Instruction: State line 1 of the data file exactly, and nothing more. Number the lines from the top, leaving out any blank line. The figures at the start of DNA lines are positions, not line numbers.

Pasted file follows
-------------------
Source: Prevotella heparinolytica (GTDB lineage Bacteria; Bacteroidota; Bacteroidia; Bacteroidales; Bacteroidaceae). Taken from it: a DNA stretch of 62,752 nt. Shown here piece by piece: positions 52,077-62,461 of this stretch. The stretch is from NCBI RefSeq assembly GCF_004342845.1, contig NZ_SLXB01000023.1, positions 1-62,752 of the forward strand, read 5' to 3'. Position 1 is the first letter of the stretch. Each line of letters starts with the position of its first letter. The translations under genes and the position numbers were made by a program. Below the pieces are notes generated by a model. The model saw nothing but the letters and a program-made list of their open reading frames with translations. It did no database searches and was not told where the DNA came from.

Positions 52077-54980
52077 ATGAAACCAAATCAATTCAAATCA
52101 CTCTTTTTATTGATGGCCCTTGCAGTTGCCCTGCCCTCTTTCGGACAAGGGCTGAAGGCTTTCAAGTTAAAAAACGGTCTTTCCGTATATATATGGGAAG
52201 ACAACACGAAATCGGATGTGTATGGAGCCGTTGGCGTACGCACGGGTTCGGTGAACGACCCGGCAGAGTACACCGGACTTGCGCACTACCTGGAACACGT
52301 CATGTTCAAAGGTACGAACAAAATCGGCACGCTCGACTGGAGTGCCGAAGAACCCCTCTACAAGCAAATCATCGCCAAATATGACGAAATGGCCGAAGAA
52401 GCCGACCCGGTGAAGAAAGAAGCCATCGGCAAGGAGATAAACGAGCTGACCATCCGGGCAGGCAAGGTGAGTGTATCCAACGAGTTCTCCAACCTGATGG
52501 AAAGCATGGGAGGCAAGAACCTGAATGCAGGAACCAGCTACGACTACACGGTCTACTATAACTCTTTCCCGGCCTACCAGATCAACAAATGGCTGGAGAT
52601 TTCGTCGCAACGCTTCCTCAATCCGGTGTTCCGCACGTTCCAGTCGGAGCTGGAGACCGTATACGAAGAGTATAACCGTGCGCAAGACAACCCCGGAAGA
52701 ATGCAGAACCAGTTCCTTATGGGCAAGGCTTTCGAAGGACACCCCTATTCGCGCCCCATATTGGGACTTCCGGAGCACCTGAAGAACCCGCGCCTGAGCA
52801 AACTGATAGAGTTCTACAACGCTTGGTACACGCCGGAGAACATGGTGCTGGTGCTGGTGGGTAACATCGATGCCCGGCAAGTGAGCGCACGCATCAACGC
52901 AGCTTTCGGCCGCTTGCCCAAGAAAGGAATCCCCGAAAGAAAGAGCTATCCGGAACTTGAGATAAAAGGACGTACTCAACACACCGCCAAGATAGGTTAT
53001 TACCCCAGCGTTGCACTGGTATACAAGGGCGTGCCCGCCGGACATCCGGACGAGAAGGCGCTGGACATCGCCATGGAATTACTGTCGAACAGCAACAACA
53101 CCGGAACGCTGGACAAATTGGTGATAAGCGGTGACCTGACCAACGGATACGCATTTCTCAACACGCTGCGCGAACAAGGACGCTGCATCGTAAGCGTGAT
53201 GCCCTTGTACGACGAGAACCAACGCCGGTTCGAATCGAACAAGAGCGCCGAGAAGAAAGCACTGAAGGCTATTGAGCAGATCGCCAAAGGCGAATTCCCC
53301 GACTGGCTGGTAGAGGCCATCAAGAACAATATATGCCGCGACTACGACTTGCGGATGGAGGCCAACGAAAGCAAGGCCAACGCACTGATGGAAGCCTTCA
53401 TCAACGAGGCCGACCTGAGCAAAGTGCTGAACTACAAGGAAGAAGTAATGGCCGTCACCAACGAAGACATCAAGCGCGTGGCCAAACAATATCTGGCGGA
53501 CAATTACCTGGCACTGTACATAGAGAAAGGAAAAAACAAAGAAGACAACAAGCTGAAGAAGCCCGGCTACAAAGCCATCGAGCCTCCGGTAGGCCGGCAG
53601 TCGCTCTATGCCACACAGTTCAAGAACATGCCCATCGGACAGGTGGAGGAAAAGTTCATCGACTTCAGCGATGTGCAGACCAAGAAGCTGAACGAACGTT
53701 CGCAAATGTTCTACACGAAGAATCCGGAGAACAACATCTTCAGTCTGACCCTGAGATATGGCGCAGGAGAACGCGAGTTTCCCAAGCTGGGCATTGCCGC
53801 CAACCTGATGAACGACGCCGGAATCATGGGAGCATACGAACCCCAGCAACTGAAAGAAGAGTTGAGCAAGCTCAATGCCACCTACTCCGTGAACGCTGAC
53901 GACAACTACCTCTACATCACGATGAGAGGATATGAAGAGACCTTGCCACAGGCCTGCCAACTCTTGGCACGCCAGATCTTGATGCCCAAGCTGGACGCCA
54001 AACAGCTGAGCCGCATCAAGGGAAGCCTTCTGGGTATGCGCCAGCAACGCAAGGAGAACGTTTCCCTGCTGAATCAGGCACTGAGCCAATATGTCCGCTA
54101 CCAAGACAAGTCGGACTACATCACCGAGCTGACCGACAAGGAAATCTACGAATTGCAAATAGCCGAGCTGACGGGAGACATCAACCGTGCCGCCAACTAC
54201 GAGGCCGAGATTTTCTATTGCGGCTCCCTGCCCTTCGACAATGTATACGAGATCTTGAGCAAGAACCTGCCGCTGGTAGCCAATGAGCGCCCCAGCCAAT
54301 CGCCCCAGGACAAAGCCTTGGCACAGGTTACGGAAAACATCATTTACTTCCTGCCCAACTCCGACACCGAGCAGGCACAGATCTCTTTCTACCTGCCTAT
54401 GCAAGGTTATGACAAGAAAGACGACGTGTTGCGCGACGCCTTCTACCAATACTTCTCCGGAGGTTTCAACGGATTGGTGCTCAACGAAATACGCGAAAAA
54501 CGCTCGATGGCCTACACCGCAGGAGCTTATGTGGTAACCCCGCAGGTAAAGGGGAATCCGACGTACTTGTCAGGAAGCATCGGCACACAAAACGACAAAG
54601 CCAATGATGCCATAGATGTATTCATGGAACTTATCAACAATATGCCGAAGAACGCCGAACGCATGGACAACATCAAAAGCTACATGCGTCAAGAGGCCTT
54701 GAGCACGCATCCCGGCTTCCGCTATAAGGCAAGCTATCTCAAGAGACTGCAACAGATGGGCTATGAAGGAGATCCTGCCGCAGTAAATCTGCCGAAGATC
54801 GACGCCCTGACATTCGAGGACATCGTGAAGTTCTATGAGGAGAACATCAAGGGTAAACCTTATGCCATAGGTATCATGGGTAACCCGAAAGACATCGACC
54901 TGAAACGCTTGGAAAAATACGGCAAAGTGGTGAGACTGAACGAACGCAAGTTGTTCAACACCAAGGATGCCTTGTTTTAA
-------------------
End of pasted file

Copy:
Source: Prevotella heparinolytica (GTDB lineage Bacteria; Bacteroidota; Bacteroidia; Bacteroidales; Bacteroidaceae). Taken from it: a DNA stretch of 62,752 nt. Shown here piece by piece: positions 52,077-62,461 of this stretch. The stretch is from NCBI RefSeq assembly GCF_004342845.1, contig NZ_SLXB01000023.1, positions 1-62,752 of the forward strand, read 5' to 3'. Position 1 is the first letter of the stretch. Each line of letters starts with the position of its first letter. The translations under genes and the position numbers were made by a program. Below the pieces are notes generated by a model. The model saw nothing but the letters and a program-made list of their open reading frames with translations. It did no database searches and was not told where the DNA came from.